First-term Pearl River County District 3 Supervisor Hudson Holliday retired from the Mississippi Army National Guard in 2004 as a one-star general.
His campaign for the Republican nomination for governor is less than a week old, but he’s already bringing a military style to it. It could be summed up in three words.
“I feel compelled to do it,” Holliday said.
“I really do think that people are fed up with professional politicians,” he continued.
“Phil Bryant was a deputy sheriff (before serving in the Legislature and then being appointed to the State Auditor’s office). What does he know? He’s never created the first job. He has never hired anybody. He’s never paid workman’s comp insurance on anybody. He’s never had to deal with withholdings or regulations. Now he’s been in Jackson (for several years). He’s just moved up that political ladder. What does he know about that contractor that’s out there in the mud trying to build a building? He’s never been there.”
Then Holliday reloaded.
“What in the world does Tate Reeves know about what’s going on out in the (rural areas)? He’s a bean counter. Did he ever serve in the military?”
Spokespersons for Bryant and Reeves did not immediately respond to a message seeking comment.
Holliday’s campaign will attempt to draw a contrast between him and Bryant, the lieutenant governor who has said he will seek the GOP gubernatorial nomination in 2011; and Reeves, the Republican state treasurer who has not committed one way or the other as far as 2011 goes but is thought to a strong possibility for the governor’s race.
In about a 22-minute conversation with Magnolia Marketplace this morning, Holliday touted his experience in the small business world. His background is diverse. He has owned and operated a construction company, developed subdivisions as a homebuilder, established a crop-dusting service, farmed and run a timber-cutting business.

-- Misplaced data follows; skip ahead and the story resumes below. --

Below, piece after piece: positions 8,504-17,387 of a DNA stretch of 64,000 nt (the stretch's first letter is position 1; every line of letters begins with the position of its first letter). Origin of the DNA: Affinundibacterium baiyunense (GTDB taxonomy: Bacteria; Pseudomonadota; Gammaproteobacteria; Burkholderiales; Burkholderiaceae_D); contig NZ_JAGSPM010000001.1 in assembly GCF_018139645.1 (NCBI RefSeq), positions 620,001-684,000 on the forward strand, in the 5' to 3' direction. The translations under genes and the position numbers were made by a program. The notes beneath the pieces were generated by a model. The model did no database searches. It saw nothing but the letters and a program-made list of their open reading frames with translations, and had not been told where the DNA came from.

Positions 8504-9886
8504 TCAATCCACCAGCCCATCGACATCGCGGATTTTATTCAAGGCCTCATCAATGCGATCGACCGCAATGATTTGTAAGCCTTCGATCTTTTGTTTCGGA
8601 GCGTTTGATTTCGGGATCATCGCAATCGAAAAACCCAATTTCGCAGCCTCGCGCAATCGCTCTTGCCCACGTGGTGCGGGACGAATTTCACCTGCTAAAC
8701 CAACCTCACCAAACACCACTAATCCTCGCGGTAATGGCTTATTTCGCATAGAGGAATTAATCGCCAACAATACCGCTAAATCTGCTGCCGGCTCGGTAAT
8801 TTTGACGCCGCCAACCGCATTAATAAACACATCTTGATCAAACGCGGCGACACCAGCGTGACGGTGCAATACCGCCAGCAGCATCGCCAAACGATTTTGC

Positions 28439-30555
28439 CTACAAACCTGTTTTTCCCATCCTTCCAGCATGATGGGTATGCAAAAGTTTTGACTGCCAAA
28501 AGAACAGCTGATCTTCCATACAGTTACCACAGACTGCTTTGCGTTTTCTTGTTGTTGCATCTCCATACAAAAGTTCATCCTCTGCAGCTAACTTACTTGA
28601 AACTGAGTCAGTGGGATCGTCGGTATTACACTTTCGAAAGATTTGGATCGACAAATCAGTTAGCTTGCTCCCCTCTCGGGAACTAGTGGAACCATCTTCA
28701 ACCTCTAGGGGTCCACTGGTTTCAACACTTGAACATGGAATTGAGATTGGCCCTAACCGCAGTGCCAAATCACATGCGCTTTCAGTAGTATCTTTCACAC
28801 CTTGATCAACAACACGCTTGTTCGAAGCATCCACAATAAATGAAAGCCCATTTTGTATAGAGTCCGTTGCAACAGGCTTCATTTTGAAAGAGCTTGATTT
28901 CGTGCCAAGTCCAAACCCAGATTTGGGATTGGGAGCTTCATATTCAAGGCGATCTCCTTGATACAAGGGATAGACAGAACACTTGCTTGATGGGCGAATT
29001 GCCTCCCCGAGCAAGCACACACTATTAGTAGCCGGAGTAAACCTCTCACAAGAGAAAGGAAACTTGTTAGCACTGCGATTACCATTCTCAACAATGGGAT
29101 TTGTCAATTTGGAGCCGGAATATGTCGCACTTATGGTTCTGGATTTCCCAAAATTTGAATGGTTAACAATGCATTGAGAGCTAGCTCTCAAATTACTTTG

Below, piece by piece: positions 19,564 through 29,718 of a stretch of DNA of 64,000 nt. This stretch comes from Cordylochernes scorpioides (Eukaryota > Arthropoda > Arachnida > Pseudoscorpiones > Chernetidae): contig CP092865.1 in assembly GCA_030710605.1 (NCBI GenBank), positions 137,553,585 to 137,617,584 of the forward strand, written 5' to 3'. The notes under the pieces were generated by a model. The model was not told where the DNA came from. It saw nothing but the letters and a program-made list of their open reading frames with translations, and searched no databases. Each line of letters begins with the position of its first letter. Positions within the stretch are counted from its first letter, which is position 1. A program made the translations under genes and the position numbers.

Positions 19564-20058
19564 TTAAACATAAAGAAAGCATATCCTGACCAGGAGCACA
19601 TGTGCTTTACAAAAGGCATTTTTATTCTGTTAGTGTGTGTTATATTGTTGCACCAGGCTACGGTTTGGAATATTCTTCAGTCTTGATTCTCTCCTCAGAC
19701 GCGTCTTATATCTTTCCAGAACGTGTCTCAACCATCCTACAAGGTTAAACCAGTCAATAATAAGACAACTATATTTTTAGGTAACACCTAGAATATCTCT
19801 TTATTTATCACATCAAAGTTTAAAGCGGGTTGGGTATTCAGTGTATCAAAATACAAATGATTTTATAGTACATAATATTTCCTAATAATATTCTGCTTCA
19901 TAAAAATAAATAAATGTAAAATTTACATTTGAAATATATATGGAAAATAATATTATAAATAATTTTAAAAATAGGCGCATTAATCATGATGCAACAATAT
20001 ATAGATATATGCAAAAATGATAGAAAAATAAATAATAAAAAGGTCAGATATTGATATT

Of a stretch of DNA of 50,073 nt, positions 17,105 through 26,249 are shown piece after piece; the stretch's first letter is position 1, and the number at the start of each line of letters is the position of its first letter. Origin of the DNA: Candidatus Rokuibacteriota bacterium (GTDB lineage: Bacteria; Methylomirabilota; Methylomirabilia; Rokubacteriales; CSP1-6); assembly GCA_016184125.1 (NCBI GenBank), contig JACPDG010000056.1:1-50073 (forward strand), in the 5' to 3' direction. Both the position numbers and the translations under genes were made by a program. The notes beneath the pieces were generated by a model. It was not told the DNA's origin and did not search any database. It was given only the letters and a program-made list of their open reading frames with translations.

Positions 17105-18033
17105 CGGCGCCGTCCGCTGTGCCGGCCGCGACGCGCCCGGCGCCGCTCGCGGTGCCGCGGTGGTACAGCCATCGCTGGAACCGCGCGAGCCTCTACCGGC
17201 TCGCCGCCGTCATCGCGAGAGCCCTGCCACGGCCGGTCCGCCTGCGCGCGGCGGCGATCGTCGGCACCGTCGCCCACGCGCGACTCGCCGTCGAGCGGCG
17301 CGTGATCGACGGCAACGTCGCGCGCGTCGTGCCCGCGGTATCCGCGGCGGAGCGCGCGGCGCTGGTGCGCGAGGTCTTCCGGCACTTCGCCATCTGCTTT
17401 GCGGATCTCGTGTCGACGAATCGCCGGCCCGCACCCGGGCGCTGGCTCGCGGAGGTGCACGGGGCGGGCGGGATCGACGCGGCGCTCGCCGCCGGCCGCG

He also served as a deputy sheriff under his brother, the former sheriff of Pearl River County.
“There’s not a whole lot that goes on in Mississippi that I don’t understand,” Holliday, 65, said. “I’ll just be honest with you, I’m tired. I’m tired of us leaving our future up to professional politicians that too often, not all of them, are more concerned about their future than they are ours. They’re just looking for the next ladder to climb instead of making hard decisions.”
Holliday said he’s mulled over the idea of running for governor for about six months. He will run as a Republican, he said, but he’s “not proud of either one of the parties. I think they’re the downfall of this country, to tell you the truth. I’m not sure a Democrat could be elected in a governor’s race.
“I believe good government suffers when good people don’t get involved. I’m going to get involved. I’m not going to sit at the house and complain about the way things are when I know I can do something about it.”
Holliday was elected to his current post last year. It was the first time he had jumped into the political arena. He realizes that name recognition and fundraising ability will be major issues against opponents who have plenty of both.
He’s depending on his time in the military to spread the word about his candidacy.
“When I was in the Guard, I had units from Southaven to Pascagoula, from West Point to Vicksburg, all those units reported to me,” Holliday said. “They know who I am. The Guard won’t elect you, but it is a seed source that I can expand to just about every community in this state. I assure you the Guard will be behind me 100 percent. That opens doors for me to come into North Mississippi.”
Magnolia Marketplace was unable to confirm Holliday’s assertion that he is the first sitting county supervisor to seek the governor’s office. He hopes his experience with the ground level of politics will gain him the support of the Mississippi Association of Supervisors.
“That’s the political leaders in every county,” he said. “The majority of supervisors are Democrat. If I could get through the Republican nomination I will pick up a lot of the Democratic supervisors. They realize that I understand the problems that they face.”
The role of governor, Holliday believes, should be built around two things: Developing a vision for the state and providing the leadership to get there. If the state were a group of folks walking through the woods in the dark, he said, the governor should be the one holding a flashlight.
“You’re destined to look where the guy that has the flashlight is shining the light. His job is to lead us out of the woods and onto the highway of prosperity.”
An antique car enthusiast, Holliday is already rebuilding a 1942 International pickup and plans to outfit it with campaign billboards in time to drive it across the state visiting coffee shops, cafes, truck stops and restaurants and community festivals.
“I’m never gonna have the money Phil Bryant and those guys are going to have,” Holliday said. “It’s going to be a battle but I think people are hungry. I’m one of us. That’s the message.”
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